Thursday, March 25, 2010

Webifying company

I don't often find myself mentioned alongside Ray Ozzie (chief software architect at Microsoft), Marc Andreessen (inventor of Mosaic, the first popular web browser, and cofounder of Netscape), and Stephen Chen (cofounder of YouTube).

Admittedly, we're all alumni of the computer science program at the University of Illinois.  (Outside the Midwest, the UI comp-sci program is a too-well-kept secret. But don't take my word for it: see the the US News & World Reports ranking of computer engineering programs. And there is a reason why the HAL 9000, of 2001: A Space Odyssey fame, came from the University of Illinois at Urbana.)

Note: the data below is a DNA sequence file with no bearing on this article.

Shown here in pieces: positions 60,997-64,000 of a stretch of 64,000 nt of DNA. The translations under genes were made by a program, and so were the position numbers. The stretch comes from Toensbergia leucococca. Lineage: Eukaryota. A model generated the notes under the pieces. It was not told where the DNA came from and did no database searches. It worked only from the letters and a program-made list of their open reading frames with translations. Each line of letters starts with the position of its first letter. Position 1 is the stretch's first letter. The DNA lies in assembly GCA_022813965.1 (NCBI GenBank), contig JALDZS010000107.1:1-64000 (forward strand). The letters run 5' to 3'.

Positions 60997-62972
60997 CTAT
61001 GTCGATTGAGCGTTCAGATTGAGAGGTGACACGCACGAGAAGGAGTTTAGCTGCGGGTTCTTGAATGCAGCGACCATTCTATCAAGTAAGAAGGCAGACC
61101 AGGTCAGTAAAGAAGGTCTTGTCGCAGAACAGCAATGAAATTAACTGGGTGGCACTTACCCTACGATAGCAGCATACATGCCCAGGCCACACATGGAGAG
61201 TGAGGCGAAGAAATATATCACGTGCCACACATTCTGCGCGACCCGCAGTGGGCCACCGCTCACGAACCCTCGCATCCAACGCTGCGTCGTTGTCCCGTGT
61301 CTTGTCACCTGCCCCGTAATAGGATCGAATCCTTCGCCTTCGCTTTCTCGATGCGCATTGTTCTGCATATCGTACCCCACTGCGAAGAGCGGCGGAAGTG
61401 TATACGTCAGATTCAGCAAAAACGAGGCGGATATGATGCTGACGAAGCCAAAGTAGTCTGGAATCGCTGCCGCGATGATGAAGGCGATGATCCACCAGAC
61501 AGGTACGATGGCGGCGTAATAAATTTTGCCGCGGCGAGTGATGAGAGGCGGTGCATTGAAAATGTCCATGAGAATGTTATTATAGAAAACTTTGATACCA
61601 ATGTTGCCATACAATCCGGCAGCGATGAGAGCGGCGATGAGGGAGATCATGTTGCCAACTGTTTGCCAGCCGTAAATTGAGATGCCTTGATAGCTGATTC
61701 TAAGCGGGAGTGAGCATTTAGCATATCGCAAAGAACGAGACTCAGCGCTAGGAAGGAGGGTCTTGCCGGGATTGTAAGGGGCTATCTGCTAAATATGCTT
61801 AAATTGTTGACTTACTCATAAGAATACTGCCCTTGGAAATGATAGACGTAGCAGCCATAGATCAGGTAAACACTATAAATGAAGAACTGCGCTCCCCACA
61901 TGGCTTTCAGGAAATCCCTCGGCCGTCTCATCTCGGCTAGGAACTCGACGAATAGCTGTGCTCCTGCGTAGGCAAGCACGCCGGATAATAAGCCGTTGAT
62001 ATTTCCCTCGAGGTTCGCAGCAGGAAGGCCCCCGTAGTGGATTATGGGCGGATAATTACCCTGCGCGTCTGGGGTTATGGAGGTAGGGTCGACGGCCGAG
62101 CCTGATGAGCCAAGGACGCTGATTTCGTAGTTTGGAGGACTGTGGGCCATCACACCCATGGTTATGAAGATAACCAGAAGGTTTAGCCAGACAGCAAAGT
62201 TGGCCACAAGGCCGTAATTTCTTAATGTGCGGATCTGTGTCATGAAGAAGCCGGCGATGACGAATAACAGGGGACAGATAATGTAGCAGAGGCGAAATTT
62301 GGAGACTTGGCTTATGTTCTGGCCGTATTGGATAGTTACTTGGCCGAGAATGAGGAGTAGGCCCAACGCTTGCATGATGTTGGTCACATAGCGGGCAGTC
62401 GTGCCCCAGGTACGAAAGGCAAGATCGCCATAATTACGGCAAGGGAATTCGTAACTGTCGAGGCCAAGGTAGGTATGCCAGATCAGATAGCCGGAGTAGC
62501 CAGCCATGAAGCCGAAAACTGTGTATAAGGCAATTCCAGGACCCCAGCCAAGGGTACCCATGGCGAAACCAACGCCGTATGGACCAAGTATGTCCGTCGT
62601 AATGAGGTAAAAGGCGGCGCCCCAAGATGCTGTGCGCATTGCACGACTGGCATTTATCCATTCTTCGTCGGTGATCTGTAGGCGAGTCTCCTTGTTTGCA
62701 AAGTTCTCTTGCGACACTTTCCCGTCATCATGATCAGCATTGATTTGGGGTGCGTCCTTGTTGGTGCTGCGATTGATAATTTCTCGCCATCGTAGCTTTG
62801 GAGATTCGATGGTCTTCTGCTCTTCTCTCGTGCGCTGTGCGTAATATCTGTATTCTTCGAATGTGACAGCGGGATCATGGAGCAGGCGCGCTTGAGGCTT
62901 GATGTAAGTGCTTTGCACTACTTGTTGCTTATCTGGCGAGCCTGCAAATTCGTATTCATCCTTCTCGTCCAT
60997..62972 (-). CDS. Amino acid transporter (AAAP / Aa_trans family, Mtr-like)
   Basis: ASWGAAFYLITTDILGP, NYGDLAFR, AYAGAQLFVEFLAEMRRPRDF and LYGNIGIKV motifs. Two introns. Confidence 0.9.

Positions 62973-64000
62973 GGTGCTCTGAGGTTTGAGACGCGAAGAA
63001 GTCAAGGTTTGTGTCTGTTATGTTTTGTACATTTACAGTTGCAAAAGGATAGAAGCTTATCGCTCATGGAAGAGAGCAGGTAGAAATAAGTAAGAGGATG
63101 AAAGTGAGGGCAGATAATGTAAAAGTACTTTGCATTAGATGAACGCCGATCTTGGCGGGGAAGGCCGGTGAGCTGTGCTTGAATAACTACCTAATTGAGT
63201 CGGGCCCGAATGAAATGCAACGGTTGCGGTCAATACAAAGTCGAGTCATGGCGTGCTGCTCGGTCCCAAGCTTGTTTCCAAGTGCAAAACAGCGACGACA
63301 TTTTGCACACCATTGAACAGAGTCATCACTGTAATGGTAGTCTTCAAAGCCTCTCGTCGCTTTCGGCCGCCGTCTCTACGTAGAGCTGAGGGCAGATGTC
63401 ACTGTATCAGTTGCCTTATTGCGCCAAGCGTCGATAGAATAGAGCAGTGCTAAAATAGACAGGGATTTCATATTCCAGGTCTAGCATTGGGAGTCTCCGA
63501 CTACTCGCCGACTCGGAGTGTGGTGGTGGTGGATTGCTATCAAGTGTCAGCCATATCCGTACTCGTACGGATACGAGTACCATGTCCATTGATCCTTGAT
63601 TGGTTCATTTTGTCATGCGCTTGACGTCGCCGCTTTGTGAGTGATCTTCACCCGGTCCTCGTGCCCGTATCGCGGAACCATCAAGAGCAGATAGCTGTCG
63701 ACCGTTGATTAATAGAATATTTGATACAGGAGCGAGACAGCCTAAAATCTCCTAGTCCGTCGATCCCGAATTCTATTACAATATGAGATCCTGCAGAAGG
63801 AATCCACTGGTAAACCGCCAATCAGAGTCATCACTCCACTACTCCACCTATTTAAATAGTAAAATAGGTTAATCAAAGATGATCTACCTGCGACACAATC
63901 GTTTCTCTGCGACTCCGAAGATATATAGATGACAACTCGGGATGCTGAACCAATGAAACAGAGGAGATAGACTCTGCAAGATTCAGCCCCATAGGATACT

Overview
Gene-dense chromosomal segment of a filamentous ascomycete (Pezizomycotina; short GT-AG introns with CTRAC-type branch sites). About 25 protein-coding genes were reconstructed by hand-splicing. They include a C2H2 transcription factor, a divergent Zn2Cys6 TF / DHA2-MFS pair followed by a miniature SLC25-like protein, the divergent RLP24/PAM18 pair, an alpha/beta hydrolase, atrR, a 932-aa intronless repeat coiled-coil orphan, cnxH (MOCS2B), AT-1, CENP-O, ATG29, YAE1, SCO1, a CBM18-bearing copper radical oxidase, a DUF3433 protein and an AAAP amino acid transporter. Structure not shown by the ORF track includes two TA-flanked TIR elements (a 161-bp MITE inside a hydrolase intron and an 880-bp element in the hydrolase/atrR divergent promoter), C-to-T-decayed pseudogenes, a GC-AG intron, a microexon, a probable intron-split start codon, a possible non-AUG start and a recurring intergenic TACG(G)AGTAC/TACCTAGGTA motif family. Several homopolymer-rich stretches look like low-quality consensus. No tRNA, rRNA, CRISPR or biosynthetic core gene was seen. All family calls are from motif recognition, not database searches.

But this once, we have much more in common. To wit: We are all cited in the article "O Brave New Web" about what the World Wide Web might be like in ten years. The article points out that "Lerner, whose master's from Illinois is in computer science, uses high-tech savvy to underpin his writing ..." and goes on to propose, as a case in point, my 2008 novel Fools' Experiments. I got to opine about everything from human/machine interfaces to RFID chips to Web 3.0 as a step toward an AI-friendly Internet. 

The full text of "O Brave New Web" appears on the UI alumni website.

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